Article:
Rotator Cuff Surgery Recovery
Rotator Cuff Surgery and Recovery
After rotator cuff surgery, the patient is taken to a recovery room for an hour or two. The injured arm is kept in a sling, often with a pillow behind the elbow. Patients initially drink only clear liquids before eating regular food. Ice is applied to the shoulder for comfort. Patients are encouraged to get out of bed with the arm in a sling. The sling can usually be released but not removed, allowing the elbow to straighten without moving the shoulder. Patients who had open surgery usually stay in the hospital for a day or two. Patients who had arthroscopic surgery are allowed to return home on the same day, but our partner hospitals will usually keep you admitted in the hospital for a couple of days.
Physical therapy plays an extremely important role in the rotator cuff recovery process. A physical therapist teaches the patient exercises designed to help regain flexibility and strength in the injured shoulder.
Most patients begin physical therapy before leaving the hospital. The physical therapist is an educator. The therapist’s role is to teach the patient appropriate exercises that can be done safely at home to speed the recovery from rotator cuff surgery. He or she will also teach the patient how to avoid re-injuring the surgically repaired rotator cuff.
Because physical therapy can be difficult and physically demanding, therapists usually like to meet with members of the patient’s family in the hospital so they can learn to help the patient with physical therapy at home.
Hospital discharge and home instructions
At home, it is extremely important to perform physical therapy exercises as directed, usually five times a day.
Patients should begin moving the shoulder through its full range of motion as soon as possible after surgery in order to prevent the formation of scar tissue. This is performed passively, or with the use of the opposite arm to assist. If the shoulder is not moved properly, scarring may cause it to stiffen. Stiffness may cause discomfort and limit the ability of the shoulder to function. Ice should be applied to the shoulder after exercising.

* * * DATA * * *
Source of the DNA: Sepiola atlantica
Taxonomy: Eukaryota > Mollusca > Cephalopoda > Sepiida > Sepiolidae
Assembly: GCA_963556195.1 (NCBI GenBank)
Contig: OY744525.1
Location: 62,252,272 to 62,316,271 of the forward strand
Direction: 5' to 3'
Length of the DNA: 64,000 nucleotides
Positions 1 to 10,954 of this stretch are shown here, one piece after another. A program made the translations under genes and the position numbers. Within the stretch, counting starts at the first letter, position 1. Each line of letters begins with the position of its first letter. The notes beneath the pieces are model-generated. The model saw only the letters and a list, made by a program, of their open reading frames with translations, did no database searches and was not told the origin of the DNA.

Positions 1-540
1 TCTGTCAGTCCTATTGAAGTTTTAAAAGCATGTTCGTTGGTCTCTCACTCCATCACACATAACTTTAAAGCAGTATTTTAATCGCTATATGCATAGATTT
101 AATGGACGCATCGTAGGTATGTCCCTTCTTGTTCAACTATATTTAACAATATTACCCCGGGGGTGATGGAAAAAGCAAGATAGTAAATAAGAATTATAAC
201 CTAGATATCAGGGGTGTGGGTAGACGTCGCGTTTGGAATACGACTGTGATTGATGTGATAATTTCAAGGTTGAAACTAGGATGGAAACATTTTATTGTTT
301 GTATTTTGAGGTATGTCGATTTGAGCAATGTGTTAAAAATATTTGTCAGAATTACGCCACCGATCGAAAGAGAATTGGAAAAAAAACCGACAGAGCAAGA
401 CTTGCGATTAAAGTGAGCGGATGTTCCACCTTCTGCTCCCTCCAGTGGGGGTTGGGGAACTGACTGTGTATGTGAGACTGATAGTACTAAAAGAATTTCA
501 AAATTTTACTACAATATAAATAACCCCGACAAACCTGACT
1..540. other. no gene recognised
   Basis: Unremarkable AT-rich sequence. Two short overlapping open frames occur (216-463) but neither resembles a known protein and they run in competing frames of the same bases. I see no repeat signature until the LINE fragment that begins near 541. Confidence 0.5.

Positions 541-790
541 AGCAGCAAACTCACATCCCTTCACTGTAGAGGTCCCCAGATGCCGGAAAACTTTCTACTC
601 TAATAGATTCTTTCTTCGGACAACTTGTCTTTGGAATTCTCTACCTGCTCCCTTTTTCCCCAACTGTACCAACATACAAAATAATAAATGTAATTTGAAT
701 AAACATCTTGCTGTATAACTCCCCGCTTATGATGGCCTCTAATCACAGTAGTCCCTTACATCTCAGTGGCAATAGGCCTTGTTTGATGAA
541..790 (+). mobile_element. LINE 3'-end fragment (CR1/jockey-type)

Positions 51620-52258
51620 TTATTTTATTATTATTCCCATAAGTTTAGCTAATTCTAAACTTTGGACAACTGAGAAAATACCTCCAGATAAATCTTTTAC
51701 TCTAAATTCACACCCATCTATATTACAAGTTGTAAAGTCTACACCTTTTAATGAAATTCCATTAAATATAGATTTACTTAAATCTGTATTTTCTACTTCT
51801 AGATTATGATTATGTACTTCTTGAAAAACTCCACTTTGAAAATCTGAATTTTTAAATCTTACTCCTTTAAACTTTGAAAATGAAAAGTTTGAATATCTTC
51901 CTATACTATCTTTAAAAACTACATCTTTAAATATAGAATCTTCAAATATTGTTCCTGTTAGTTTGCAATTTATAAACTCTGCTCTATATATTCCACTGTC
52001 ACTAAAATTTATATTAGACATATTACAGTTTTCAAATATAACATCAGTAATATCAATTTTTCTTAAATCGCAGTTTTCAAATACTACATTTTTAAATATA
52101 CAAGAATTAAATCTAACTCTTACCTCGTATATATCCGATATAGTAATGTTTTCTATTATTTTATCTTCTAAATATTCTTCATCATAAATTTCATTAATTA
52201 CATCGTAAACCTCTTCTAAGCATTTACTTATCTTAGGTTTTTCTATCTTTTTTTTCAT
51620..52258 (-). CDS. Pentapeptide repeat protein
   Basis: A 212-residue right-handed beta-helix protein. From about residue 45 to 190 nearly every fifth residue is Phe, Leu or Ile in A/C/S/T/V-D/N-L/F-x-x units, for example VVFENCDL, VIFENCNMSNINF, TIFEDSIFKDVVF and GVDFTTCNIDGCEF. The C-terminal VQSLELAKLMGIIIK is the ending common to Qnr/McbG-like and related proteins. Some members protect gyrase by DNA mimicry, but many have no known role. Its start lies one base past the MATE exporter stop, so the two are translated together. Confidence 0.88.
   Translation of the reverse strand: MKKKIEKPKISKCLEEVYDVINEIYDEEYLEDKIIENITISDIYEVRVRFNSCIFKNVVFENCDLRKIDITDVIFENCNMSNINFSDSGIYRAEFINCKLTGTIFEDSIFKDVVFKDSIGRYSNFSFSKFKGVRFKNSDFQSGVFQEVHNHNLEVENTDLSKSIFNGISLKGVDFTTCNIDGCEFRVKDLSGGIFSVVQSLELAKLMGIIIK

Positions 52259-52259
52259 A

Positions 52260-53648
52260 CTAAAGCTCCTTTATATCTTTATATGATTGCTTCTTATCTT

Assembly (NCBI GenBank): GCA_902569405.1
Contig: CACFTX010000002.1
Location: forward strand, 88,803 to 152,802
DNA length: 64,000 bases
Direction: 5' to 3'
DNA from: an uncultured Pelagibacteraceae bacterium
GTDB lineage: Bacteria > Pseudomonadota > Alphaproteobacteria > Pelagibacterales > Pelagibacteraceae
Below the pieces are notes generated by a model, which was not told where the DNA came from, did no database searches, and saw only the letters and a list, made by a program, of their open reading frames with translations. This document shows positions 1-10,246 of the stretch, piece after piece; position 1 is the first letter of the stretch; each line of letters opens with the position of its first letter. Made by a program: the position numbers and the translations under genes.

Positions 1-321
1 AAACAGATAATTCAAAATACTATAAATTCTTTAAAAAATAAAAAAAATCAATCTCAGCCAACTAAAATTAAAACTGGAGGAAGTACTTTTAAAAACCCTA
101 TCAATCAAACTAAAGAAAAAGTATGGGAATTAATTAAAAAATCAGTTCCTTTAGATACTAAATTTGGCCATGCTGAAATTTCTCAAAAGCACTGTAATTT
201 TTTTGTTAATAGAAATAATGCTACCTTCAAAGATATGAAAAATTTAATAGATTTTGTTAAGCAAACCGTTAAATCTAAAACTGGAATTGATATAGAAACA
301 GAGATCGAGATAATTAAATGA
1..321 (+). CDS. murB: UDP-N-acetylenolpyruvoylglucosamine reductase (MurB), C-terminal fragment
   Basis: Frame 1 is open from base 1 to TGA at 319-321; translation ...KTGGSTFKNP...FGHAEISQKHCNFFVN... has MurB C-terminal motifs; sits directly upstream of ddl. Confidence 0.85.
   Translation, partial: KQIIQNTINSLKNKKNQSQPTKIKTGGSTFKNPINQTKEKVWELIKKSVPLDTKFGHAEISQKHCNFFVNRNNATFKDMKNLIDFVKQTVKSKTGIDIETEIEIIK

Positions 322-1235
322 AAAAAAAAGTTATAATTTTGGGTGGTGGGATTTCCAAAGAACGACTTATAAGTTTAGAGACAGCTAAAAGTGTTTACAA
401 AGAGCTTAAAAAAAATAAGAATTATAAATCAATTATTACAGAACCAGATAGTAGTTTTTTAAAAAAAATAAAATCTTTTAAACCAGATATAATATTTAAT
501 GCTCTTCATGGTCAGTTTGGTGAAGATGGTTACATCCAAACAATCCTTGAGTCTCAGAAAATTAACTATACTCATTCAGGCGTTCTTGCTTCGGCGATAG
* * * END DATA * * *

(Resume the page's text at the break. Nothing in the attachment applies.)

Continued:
Patients often notice some skin discoloration near the wound or in the upper arm. There’s no need to worry. The hand or forearm may also swell. Usually this swelling will go down if the arm is elevated appropriately.
The First Twelve Weeks After Surgery
During the first twelve weeks after surgery, it’s important to follow two basic principles:
- Perform physical therapy exercises regularly. Moving the surgically repaired arm through its full range of motion is crucial to prevent scarring and stiffness.
- Strictly control activity when not exercising. Be extremely careful not to lift the surgically repaired arm away from the body. Don’t use it to push or pull anything.
The arm should always be kept in the sling when you are standing or walking. When sitting or lying awake in bed, you can release the sling without removing it. The sling should be worn at night until satisfactory control of the arm is regained. Remove the sling only to exercise or take a shower. The injured arm should be used only for exercise. It’s okay to use the hand for writing, eating, or drinking, as long as the arm is moved only at the elbow and wrist. Under no circumstances should the injured arm be used to reach for or lift something. It should not be lifted above the head or moved away from the body.
Once the sutures are removed, you can shower without covering the incision. The arm should be supported while taking a shower.
Driving after rotator cuff surgery is to be avoided for at least six weeks, or until the sling is discontinued. Driving with one arm is unsafe, and the surgically repaired arm shouldn’t be moved away from the body. It’s also easy to re-injure the shoulder in an accident or an emergency stop.
Read more….Rotator Cuff Surgery